Pedagogy as Poesis? NINES, Omeka, & Exhibit Builders

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I've been thinking a bit about some of the large claims trickling out of this year's MLA digital humanities panels--particularly one about how doing digital humanities means making something. Whether or not that definition holds (and whether or not making something demands a sophisticated knowledge of coding), I can't help but think about how that applies to pedagogy. Deidre's really thought-provoking post, "Poems to Remember (but how?)" led us to discuss how we might manifest and visualize the reading and note-taking experience. That is, reading is remaking a text with your mind, with a pen, and perhaps with a word processor or a wiki.

There are also some tools such as the NINES Collex where users can construct collections of materials from a patchwork or mash-up of various primary and secondary texts. Omeka's exhibit builder can be used in this way as well, though users need to bring their own texts, images, and so forth into the site, rather than accessing the group of nineteenth-century databases already filtered into NINES. Last year, as some of you probably read, Amy Earhart wrote a post for ProfHacker about using the NINES Collex as a tool to teach her students researching skills. But I wonder, too, if surfing through the Collex and collecting materials might also provoke a type of hands-on "distant" reading?

Has anyone used NINES, had their students do so, or would have a go at it now? How are these tools useful for our students or ourselves as a form of data or resource collection, a different kind of reading, or something else altogether? What other tools might we use, or what other types of making might we do in the classroom?

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Kate, though I am a big fan

Kate, though I am a big fan of NINES and Collex (as well as other tools), it's been a little difficult to incorporate these tools into my classroom experiences. What I really want from someone who has used these tools is a reflective piece, including student learning goals, failures, issues, successes, student projects and whatnot. (In my opinion, all new digital tools should solicit and display demonstrative pedagogy on their sites.)

Thanks for bringing this up. Digital Humanists are working on it but I'd like to see how some use it here in our forum, too.

Kathy, I love the idea of


I love the idea of sites soliciting and displaying demonstrative pedagogy on their sites. Though, we could certainly do this at RC Pedagogies too (via a volume of essays that were tooled for the specific kind of information you suggest). Are there particular sites, aside from NINES, that you'd like to see do this?

I'm also interested, if you're up for sharing, what whether there were a specific set of specific problems that you've found with incorporating these tools?

Kate, There are already a


There are already a smattering of articles on using tools, but they are not really specific to Romanticism or even literature. One very recent book on Learning & Digital Media is now open for comments ( and involves a tools-based approach. Again, it focuses on using the tools rather than privileging the content of the class. (And there's an article on using Omeka in there.)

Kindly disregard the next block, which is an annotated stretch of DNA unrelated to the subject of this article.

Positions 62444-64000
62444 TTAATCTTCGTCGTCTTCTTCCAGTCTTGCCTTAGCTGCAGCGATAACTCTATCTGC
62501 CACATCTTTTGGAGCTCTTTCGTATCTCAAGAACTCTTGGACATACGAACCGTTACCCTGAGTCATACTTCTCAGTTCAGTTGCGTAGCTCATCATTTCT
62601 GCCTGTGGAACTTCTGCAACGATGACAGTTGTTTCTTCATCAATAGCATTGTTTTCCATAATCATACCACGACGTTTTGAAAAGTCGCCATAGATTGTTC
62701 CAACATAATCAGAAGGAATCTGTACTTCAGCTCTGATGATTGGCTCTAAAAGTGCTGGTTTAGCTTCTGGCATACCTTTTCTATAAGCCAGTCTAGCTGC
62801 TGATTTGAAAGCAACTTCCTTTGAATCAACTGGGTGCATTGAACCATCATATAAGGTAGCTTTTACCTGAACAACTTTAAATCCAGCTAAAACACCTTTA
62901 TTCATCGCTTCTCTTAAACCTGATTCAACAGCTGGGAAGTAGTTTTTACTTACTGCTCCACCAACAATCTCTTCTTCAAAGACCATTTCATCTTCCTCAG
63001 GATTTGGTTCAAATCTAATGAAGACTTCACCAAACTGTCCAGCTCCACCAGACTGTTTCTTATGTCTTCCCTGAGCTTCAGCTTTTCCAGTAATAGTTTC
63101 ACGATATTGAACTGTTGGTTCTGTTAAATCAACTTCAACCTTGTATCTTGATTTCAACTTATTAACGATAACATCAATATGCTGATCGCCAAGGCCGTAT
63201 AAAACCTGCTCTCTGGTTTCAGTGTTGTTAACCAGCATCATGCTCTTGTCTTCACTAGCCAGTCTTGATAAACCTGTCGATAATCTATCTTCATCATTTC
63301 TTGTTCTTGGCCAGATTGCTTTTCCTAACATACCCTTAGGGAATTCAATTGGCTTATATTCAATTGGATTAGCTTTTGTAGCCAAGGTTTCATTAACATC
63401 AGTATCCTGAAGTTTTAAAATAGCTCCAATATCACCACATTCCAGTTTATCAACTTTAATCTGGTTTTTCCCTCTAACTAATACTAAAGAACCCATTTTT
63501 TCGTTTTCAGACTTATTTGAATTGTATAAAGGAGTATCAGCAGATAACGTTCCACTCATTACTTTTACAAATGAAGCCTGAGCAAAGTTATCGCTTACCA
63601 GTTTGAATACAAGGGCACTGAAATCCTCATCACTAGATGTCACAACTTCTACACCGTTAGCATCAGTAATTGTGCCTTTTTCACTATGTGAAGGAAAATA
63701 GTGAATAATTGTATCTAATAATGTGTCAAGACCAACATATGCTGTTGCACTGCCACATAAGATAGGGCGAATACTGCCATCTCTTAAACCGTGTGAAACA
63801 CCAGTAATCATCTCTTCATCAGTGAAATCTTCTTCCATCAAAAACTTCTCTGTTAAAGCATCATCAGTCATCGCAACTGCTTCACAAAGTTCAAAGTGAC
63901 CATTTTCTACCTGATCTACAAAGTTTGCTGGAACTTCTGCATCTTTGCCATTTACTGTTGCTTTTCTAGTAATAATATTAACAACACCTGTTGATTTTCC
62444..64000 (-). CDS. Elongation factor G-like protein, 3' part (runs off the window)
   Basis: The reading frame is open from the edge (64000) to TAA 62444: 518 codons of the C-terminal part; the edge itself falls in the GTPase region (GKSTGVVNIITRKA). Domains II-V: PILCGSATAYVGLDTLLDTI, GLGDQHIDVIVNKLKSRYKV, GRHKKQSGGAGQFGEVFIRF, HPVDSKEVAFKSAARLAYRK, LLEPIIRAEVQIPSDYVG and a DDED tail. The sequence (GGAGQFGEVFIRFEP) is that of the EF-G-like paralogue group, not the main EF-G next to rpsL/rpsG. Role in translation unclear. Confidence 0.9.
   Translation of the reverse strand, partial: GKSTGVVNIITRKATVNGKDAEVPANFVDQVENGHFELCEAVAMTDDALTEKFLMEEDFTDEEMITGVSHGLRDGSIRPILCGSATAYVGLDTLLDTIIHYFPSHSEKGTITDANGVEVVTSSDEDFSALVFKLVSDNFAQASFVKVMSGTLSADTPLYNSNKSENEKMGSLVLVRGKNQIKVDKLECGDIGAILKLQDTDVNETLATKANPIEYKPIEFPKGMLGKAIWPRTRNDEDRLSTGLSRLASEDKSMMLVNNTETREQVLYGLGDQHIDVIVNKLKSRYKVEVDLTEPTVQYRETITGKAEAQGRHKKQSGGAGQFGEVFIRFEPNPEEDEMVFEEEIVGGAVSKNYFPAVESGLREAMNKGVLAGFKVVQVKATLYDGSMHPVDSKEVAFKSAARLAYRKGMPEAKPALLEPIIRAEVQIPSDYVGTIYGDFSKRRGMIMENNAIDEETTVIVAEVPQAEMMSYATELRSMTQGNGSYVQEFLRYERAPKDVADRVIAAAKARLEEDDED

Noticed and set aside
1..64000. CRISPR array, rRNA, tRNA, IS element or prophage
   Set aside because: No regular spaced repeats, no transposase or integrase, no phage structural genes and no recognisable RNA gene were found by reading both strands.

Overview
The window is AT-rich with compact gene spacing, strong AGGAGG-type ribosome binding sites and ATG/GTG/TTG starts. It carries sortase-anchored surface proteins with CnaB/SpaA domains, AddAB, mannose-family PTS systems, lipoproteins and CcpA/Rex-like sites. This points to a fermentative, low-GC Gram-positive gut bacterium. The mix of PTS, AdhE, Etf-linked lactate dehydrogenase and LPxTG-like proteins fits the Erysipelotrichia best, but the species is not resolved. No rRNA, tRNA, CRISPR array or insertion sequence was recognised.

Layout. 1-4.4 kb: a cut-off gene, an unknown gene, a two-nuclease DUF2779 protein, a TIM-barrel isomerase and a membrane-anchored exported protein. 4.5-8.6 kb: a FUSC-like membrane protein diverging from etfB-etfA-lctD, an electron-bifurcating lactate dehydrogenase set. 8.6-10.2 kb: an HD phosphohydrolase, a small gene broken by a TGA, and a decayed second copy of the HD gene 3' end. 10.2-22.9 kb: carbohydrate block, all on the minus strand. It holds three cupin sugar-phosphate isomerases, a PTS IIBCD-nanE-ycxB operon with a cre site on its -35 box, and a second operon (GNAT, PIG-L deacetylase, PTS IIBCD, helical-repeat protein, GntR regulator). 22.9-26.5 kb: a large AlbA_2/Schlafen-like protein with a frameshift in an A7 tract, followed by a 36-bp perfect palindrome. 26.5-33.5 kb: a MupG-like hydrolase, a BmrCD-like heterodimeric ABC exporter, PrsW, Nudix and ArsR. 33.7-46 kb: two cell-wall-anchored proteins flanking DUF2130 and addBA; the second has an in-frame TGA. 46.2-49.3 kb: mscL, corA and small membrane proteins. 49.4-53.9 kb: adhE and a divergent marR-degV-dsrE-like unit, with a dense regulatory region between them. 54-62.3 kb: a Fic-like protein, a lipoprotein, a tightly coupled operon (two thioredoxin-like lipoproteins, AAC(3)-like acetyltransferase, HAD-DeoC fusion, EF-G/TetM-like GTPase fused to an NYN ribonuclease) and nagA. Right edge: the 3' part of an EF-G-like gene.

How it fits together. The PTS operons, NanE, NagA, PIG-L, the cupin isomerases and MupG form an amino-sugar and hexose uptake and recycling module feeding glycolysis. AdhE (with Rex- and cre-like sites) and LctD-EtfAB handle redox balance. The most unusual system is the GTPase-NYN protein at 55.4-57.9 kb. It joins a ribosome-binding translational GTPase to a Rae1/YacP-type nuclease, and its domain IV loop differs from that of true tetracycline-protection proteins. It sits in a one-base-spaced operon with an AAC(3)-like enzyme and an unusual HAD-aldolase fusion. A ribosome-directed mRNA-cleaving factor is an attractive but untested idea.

I'd really like to see pedagogy with any textual analysis tools, such as Tapor, Monk, TokenX. There are many general descriptions about using these tools, but what I'm talking about is actually placing assignments (with all of its verbiage) online so others can grab it and apply with only minor tweaking.

I do this in a forthcoming article for Journal of Victorian Culture (out this March). It's short, but very descriptive about using tools, pedagogical goals, assessment, failures. I take failure as productive and try to instill that into my students too. (Caveat: it doesn't always work.)

Those 500-student courses will differ greatly from the 14-student seminar. This means a range of assignments are integral.

Mark Phillipson's Romantic Audience Project ( inspired me to create a course using digital tools -- the result was the TechnoRomanticism course that I've discussed here and in that brief JVC paper.

Anyone else have some ideas? Even those who don't use digital tools, where do you see that something like For Better or For Verse ( might help with understanding poetic elements?

Kathy and Kate, The other

Kathy and Kate,

The other site I work on (TECHStyle: is focused on how to create projects, assignments and pedagogies from Digital Tools. For example, there is a great article on using Zotero in classes from Zach Whalen (, and a really interesting column by Diane Jakacki on using blogs and Twitter to engage in what she calls "Real-Time Teaching" ( Jakacki had her students study the Egyptian Revolution as it unfolded using social media technology. The articles aren't focused specifically on Romanticism, but many of them give great reflective pieces on teaching with technology.

Oh, one more thing. I'm currently overhauling the site, so apologies for any stray widgets or broken links.